Study: Anti-Semitism Definition Gets Mainstream Acceptance

A hand-drawn swastika is seen on the front of Union Station, near the Capitol in Washington, in 2022. (AP Photo/J. Scott Applewhite)

As of the end of December 2022, a total of 1,116 global entities have adopted and endorsed the IHRA Working Definition of Anti-Semitism. In the United States, during 2022, 18 new states adopted it via legislation or executive actions, bringing the total number of states adopting this definition of anti-Semitism to 30, more than half. With that, seven out of 10 Canadian provinces have now adopted the definition as well. U.S. cities such as Los Angeles, Washington, D.C, El Paso and Wichita have all signed on too.

Since the Working Definition of Anti-Semitism was adopted by the International Holocaust Remembrance Alliance (IHRA) in 2016, it has become the most widely recognized barometer in the collective effort against Jew-hatred, serving as an essential tool to identify and delineate all contemporary manifestations of this age-old bigotry. A diverse array of international institutions and organizations, national and local governments, NGOs, universities, athletic clubs and corporations are now using it as a framework for recognizing modern-day iterations of anti-Semitism, training and educational programs, and policymaking initiatives. Notably, with anti-Semitism on the rise and increasingly becoming mainstream in the U.S., many more U.S. cities and states have adopted the IHRA definition at a critical turning point, and as a first step in taking serious action against Jew hatred.

“Support for the IHRA Working Definition of Anti-Semitism transcends the political and ideological spectrum and unites entities and individuals of a broad swathe of religious, national and cultural backgrounds,” said Sacha Roytman Dratwa, CEO of the Combat Anti-Semitism Movement (CAM). “The surpassing of the 1,000 milestone from a previous report compiled by the Combat Anti-Semitism Movement is a telling indicator of the far-reaching impact and influence of the definition and its accompanying 11 explanatory examples of prejudiced and discriminatory behavior against Jews. While the rise in anti-Semitic incidents has been alarming, the tidal wave of global support for the Jewish people is undeniable and greatly encouraging.”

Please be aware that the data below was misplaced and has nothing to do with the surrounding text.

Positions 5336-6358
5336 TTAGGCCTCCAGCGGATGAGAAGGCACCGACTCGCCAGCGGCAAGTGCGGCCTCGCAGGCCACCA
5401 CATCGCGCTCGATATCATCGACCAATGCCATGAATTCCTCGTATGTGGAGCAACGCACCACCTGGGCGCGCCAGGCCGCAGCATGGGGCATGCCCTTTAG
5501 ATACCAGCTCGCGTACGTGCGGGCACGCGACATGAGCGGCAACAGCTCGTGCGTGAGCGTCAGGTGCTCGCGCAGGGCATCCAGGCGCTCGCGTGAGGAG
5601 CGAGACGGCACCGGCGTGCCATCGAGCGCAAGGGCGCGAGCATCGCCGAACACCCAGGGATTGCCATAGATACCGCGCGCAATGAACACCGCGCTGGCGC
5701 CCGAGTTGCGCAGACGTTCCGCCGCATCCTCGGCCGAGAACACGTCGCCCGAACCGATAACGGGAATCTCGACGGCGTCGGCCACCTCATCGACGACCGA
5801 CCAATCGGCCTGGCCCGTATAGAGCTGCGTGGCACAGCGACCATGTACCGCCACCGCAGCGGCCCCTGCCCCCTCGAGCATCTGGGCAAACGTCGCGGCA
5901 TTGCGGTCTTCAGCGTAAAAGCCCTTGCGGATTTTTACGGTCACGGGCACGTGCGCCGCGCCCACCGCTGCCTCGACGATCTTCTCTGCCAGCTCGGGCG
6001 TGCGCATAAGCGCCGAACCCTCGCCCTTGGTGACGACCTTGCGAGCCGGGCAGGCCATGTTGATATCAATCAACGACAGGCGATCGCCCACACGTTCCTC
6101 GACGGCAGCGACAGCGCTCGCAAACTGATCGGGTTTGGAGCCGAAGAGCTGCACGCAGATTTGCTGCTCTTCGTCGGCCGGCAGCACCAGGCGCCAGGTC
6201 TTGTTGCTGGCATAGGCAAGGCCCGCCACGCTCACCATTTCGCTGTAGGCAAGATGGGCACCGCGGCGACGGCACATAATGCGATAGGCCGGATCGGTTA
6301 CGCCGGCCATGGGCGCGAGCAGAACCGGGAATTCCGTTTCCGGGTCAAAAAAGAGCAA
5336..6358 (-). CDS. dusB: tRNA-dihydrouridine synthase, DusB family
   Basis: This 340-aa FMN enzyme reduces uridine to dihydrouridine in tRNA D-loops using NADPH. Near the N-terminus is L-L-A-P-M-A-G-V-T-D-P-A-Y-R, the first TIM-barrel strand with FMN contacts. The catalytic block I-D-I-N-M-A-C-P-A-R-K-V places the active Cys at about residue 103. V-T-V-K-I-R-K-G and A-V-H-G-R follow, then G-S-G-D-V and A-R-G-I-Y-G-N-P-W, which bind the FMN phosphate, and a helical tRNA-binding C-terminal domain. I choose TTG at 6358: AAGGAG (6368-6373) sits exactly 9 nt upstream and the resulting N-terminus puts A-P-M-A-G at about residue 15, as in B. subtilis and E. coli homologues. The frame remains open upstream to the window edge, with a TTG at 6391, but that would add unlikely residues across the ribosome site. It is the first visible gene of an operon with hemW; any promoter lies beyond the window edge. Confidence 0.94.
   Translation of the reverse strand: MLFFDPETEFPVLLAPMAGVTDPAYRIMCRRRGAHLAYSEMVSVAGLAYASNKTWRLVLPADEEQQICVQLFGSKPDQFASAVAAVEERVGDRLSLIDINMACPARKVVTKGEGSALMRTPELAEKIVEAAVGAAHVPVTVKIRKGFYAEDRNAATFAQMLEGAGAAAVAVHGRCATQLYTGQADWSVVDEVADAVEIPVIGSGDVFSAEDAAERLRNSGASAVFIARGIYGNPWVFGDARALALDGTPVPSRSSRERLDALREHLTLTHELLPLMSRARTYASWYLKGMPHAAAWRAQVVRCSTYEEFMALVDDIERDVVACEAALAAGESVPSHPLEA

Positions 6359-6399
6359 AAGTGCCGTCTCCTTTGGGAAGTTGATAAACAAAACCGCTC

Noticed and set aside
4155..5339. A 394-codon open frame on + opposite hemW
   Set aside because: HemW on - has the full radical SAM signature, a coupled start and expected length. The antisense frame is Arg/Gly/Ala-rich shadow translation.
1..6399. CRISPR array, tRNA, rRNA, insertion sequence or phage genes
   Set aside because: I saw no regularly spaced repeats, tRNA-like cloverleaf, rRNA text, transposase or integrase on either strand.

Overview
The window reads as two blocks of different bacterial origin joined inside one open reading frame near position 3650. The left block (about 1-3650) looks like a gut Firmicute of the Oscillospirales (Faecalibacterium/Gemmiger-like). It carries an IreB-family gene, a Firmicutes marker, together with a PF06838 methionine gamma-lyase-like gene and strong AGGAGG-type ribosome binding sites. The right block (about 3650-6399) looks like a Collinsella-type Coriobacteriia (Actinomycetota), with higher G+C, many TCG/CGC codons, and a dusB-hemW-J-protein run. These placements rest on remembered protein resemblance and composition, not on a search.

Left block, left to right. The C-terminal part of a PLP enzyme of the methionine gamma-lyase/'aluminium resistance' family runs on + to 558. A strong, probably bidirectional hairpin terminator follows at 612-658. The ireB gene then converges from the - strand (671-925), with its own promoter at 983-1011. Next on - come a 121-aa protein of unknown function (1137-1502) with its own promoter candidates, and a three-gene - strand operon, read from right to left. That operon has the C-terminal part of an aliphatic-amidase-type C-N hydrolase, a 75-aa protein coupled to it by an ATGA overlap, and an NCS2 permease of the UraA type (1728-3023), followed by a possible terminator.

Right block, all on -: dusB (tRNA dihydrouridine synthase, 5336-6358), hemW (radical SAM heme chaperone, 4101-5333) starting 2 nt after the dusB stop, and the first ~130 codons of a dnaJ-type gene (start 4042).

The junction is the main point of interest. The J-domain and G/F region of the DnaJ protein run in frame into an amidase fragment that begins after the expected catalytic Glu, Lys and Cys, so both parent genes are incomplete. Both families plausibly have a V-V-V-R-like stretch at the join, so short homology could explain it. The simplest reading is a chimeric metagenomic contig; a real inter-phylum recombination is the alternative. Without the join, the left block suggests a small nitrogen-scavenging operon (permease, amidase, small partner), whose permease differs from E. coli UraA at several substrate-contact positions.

“This significant adoption phenomenon, which has gained momentum in recent years, pinpoints the Working Definition of Anti-Semitism as a major tool in the contemporary struggle against anti-Semitism,” added Professor Dina Porat, a CAM Advisory Board member and the Alfred P. Slaner Chair for the Study of Contemporary Anti-Semitism and Racism at Tel Aviv University. “Its adoption by a host of varied entities reflects a wish to stand up against an old evil and newer ones, as part of a global effort to improve the international arena.”

In December, CAM assembled a “Mayors Summit Against Anti-Semitism” in Athens, Greece, where they fostered a conversation on the most effective ways to deal with anti-Semitic bigotry and violence among more than 50 municipal leaders from around the world, including New York City Mayor Eric Adams. In a year that began with the hostage situation at a Synagogue in Colleyville, Texas, and then concluded with the Kanye West controversy, major North American cities are following in the footsteps of European capitals such as London, Paris, Berlin and Vienna in adopting the IHRA Working Definition of Anti-Semitism.

The largest category for new adoptions and endorsements in 2022 were non-federal government entities, including municipalities, counties, state and provincial governments, with 58 in total, including 32, or 55%, in the U.S.

“Local authorities and law enforcement agencies under their jurisdiction have a crucial role to play in confronting anti-Semitism where it is most directly felt – on the streets of the communities where Jews live their day-to-day lives,” Dratwa noted.

The business sector, though, is an important area with “room for growth” in utilizing the IHRA Working Definition of Anti-Semitism, Dratwa went on to say.

“The fallout from scandals involving celebrities such as Kanye West and Kyrie Irving underscored why companies must have the means to properly identify and react to expressions of anti-Semitism,” said Roytman Dratwa. “Both West and Irving lost lucrative endorsement deals with the likes of Adidas and Nike over their anti-Semitic rhetoric and behavior. Meanwhile, the ongoing explosion of online anti-Semitism, particularly on social media, highlights the need for major platforms to enact stricter policies for the detection, monitoring and removal of hateful content, as well as the banning of purveyors of bigotry, like West.”

Included in the growing list of IHRA Working Definition of Anti-Semitism adoptions are nations, cities, universities, NGOs and corporations such as:

  • The Philippines
  • Colombia
  • Bosnia and Herzegovina
  • Vancouver, British Columbia
  • Tuscany, Italy
  • City University of New York
  • University of Pittsburgh
  • The Florida Democratic Party
  • Lufthansa Airlines

Taking an additional step, President Biden’s administration – which has said it “enthusiastically embraces” the IHRA Working Definition of Anti-Semitism – announced in December the creation of an inter-agency task force to develop a “national strategy to counter anti-Semitism.”

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